Spain’s sunny summers make it a magnet for travelers seeking a laid-back relaxing holiday, but the country’s capital and largest city is no place for lazing about.
Fortunately, Madrid’s most popular destinations are centrally located. The heart of the city is Puerta del Sol, a large plaza serving as the scene of festivals, important gatherings and street performers as well as a hub for the public transportation network.
The Gran Vía is known as the Broadway of Madrid because it’s “the street that never sleeps.” The grand boulevard runs through central Madrid from the Plaza de España to Calle de Alcalá. Although the street now seems integral to the bustling capital, it’s actually a fairly recent addition to the city. Completed in 1910, the Gran Vía is lined with hundreds of shops, restaurants and businesses.
The most famous building on the boulevard is the Telefónica Building, which was the tallest building in Europe when it was completed in 1929.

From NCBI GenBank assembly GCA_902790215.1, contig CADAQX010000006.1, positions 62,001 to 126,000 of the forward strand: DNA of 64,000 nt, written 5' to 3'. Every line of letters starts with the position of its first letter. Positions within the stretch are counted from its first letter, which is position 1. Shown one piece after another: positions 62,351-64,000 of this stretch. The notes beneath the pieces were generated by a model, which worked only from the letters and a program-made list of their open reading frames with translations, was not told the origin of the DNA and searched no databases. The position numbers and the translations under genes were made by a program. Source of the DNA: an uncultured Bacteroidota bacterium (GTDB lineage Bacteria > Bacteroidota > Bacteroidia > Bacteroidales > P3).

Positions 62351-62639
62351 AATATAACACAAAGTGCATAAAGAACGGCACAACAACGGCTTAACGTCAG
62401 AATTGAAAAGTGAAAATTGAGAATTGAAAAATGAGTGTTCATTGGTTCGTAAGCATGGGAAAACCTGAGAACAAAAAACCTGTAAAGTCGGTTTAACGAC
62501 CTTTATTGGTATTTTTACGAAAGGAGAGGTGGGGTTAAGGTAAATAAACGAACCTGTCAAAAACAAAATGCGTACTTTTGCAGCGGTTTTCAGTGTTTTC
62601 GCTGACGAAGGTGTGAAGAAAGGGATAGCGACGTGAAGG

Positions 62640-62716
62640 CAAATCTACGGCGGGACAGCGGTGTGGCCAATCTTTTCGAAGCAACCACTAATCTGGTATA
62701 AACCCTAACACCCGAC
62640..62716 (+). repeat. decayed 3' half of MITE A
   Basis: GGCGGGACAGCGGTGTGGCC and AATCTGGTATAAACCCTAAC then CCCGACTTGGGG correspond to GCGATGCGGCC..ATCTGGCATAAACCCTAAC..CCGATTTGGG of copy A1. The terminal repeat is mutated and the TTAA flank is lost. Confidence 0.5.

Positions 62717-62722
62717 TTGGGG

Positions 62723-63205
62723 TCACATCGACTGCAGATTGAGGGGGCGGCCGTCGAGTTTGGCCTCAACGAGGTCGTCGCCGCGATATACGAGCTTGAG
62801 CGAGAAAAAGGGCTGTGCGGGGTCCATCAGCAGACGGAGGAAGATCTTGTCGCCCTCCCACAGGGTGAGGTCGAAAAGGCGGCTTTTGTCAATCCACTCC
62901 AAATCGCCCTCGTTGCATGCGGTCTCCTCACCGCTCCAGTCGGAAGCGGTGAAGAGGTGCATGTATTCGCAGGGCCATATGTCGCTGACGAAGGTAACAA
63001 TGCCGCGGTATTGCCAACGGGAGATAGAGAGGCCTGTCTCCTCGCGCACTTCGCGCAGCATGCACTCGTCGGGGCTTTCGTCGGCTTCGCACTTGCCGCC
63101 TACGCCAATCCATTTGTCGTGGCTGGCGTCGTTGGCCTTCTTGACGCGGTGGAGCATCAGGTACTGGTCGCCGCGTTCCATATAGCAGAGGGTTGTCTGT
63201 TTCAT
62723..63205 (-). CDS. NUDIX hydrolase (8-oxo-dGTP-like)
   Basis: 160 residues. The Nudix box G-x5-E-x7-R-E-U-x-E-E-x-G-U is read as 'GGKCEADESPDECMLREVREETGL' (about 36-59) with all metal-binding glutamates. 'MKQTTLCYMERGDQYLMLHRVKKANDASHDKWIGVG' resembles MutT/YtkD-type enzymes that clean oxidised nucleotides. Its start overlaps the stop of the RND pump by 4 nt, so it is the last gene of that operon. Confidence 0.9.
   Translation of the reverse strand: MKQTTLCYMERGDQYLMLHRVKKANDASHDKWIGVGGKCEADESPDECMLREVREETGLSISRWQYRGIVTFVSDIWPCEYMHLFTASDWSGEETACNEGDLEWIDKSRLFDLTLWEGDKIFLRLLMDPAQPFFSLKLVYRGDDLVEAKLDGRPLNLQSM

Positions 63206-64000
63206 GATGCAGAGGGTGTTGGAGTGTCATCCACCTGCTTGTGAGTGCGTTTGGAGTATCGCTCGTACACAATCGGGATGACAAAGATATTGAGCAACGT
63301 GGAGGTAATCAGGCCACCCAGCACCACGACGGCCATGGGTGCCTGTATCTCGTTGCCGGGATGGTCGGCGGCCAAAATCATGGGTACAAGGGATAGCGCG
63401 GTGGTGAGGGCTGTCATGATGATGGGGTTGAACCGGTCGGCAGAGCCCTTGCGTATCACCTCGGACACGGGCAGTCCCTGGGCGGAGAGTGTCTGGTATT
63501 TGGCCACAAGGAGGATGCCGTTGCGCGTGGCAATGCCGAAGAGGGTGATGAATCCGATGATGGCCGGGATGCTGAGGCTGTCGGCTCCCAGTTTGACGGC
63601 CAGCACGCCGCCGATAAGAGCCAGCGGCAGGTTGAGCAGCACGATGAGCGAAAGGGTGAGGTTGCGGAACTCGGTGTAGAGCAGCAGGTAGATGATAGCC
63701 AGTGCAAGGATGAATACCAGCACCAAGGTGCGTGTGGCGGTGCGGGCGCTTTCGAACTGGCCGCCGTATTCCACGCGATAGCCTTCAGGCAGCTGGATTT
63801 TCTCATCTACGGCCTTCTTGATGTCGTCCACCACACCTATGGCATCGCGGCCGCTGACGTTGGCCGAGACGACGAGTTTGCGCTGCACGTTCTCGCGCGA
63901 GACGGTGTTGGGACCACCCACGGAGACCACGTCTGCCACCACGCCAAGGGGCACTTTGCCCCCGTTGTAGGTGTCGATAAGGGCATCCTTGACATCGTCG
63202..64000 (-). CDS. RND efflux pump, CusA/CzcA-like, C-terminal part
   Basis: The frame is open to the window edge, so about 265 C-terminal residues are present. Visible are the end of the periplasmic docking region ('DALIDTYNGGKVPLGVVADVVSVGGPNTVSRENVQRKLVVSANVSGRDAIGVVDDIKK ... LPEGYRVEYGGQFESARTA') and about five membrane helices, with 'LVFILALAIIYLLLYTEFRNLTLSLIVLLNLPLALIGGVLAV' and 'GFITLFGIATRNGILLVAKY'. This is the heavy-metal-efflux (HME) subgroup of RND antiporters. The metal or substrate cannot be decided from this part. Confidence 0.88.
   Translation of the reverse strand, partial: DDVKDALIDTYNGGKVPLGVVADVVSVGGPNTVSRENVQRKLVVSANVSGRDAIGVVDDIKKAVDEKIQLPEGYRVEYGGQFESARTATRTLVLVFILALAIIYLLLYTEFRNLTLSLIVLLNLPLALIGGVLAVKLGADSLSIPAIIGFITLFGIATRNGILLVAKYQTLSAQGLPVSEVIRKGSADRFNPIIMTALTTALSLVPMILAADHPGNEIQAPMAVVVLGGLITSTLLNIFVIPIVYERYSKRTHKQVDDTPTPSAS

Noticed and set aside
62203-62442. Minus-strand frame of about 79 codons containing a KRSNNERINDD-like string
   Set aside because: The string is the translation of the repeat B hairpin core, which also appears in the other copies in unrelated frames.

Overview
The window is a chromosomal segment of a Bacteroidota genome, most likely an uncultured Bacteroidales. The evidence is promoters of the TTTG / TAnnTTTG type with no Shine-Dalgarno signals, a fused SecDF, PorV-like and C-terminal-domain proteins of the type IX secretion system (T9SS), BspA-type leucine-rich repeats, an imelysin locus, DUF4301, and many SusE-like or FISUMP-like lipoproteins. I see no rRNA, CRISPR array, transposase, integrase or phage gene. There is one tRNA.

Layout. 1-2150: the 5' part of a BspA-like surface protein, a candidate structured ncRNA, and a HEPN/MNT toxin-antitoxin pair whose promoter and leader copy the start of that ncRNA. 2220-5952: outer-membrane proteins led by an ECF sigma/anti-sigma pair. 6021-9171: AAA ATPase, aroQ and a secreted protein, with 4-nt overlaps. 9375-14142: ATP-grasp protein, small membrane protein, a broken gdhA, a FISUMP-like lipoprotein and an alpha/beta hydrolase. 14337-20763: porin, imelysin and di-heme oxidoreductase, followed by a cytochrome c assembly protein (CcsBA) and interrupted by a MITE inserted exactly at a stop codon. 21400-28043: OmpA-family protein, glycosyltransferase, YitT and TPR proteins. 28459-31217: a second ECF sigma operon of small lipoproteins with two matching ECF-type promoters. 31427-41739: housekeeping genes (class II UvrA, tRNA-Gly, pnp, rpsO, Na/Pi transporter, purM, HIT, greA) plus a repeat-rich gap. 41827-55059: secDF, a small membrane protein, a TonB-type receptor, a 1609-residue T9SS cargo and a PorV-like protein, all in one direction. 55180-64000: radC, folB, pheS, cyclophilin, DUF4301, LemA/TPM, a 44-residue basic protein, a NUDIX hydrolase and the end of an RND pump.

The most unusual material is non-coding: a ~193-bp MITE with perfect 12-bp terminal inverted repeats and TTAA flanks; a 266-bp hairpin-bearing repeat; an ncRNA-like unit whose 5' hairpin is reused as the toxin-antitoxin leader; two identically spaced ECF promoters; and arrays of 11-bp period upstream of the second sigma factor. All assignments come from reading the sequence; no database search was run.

The Santiago Bernabéu is one of the world’s most famous football venues. It has hosted the final of the European Cup/UEFA Champions League on four occasions: in 1957, 1969, 1980 and 2010. The final matches for the 1964 European Nations’ Cup and the 1982 FIFA World Cup, were also held at the Bernabéu, making it the first stadium in Europe to host both a UEFA European Championship and a FIFA World Cup final.
Plaza Callao is another important meeting point in Madrid’s center, located in the surroundings of Sol, and on the Gran Via, separating the second and third stretches of it. The area of Callao and Sol, are closed to traffic. Calle Preciados connects both squares. This together with the second stretch of Gran Via, make it […]
After walking around 300 meters between Puerta del Sol and Plaza Callao, we find that most of this part of central Madrid is pedestrianized. Callao is the name given by the famous battle that took place in 1866, between Spain and Peru in El Callao, Peru.
Is one of the most unusual sights in Parque del Oeste, a park near the Royal Palace. The temple to the Egyptian goddess Isis once stood on the banks of the Nile. The construction of Egypt’s Great Dam of Aswan meant that several historical monuments had to be moved in order to preserve them from flooding.